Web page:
(b) performing the assay on the samples to generate a plurality of data points, wherein the assay comprises an input variable and an output variable and the assay output variable depends linearly on the assay input variable;

^{* }x + b, wherein "a" is the slope, "x" is the x-input, and "b" is the y-intercept;

(d) translating each plurality of data points to the origin by subtracting the intercept b for each respective linear function;

(e) rotating each plurality of data points counterclockwise by-atan(a) for each respective linear function; (f) reversing the downward translation step by translating each plurality of data points upward by the intercept b for each respective linear function, wherein the two or more different populations are separated; and

(g) plotting a dynamic range of the two or more different populations, wherein the plot results in a ranked order of the two or more FBS lots.

[0049] In some embodiments, a first plurality of data points comprises controls and a second plurality of data points comprises AD samples. In various embodiments, a first plurality of data points comprises controls, a second plurality of data points comprises AD samples, and a third plurality of data points comprises non-ADD samples. The non-ADD samples may be chosen from Huntington disease samples and Parkinson's disease samples.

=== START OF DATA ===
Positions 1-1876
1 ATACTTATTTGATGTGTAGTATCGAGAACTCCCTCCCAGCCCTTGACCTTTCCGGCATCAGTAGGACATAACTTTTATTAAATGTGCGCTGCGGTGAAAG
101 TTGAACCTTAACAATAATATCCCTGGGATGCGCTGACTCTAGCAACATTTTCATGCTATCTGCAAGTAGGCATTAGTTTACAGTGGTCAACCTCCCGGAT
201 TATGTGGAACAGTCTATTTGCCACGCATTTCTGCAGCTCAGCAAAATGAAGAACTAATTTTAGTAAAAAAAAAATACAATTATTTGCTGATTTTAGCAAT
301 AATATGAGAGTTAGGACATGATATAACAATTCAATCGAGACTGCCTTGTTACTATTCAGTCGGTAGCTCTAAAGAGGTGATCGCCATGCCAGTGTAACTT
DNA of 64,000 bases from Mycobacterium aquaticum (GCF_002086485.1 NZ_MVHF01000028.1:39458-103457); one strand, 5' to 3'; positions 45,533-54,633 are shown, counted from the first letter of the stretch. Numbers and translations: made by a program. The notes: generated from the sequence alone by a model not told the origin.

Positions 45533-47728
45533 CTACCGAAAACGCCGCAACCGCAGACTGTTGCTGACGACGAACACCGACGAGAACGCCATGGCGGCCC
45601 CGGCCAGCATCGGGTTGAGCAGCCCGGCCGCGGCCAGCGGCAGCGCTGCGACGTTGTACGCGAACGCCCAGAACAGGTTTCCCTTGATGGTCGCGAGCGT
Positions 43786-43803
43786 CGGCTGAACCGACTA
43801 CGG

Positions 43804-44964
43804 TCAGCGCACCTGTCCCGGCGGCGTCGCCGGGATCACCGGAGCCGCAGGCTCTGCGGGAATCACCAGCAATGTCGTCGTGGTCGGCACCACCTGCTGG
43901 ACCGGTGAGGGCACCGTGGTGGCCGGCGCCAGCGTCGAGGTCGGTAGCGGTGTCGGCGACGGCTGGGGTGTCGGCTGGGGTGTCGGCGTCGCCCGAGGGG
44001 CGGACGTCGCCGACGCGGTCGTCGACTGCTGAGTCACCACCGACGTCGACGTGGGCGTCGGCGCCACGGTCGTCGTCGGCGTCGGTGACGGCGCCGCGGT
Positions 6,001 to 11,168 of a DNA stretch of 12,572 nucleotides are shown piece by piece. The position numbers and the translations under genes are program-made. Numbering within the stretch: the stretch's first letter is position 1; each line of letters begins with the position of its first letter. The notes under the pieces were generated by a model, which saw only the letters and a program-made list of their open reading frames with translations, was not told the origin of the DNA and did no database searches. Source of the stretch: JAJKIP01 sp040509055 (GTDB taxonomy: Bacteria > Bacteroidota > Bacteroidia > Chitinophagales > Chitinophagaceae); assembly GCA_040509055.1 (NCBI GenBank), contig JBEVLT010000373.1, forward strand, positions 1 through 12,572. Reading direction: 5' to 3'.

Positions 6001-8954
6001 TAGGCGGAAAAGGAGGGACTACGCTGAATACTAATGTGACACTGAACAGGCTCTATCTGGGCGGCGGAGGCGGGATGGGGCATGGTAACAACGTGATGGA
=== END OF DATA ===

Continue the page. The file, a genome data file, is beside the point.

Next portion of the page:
[0050] In some embodiments, the samples comprise human skin fibroblast cells.

[0051 ] In various embodiments, the dynamic range is based on the distance between the two or more different populations. In various embodiments, the dynamic range is based on the average coefficient of variation normalized by the distance.

[0052] Also disclosed herein is a method of ranking at least one untested Fetal Bovine Serum (FBS) lot using an assay with FBS comprising:

(a) obtaining an untested FBS lot;

(b) performing the assay with the untested FBS lot;

(c) providing or generating a plurality of data points from two or more populations with the biological assay using two or more additional FBS lots, wherein the assay comprises an input variable and an output variable and the assay output variable depends linearly on the assay input variable;

(d) fitting each plurality of data points with a linear function, f(x)=a ^{* }x + b, wherein "a" is the slope, "x" is the x-input, and "b" is the y-intercept; (e) translating each plurality of data points to the origin by subtracting the intercept b for each respective linear function;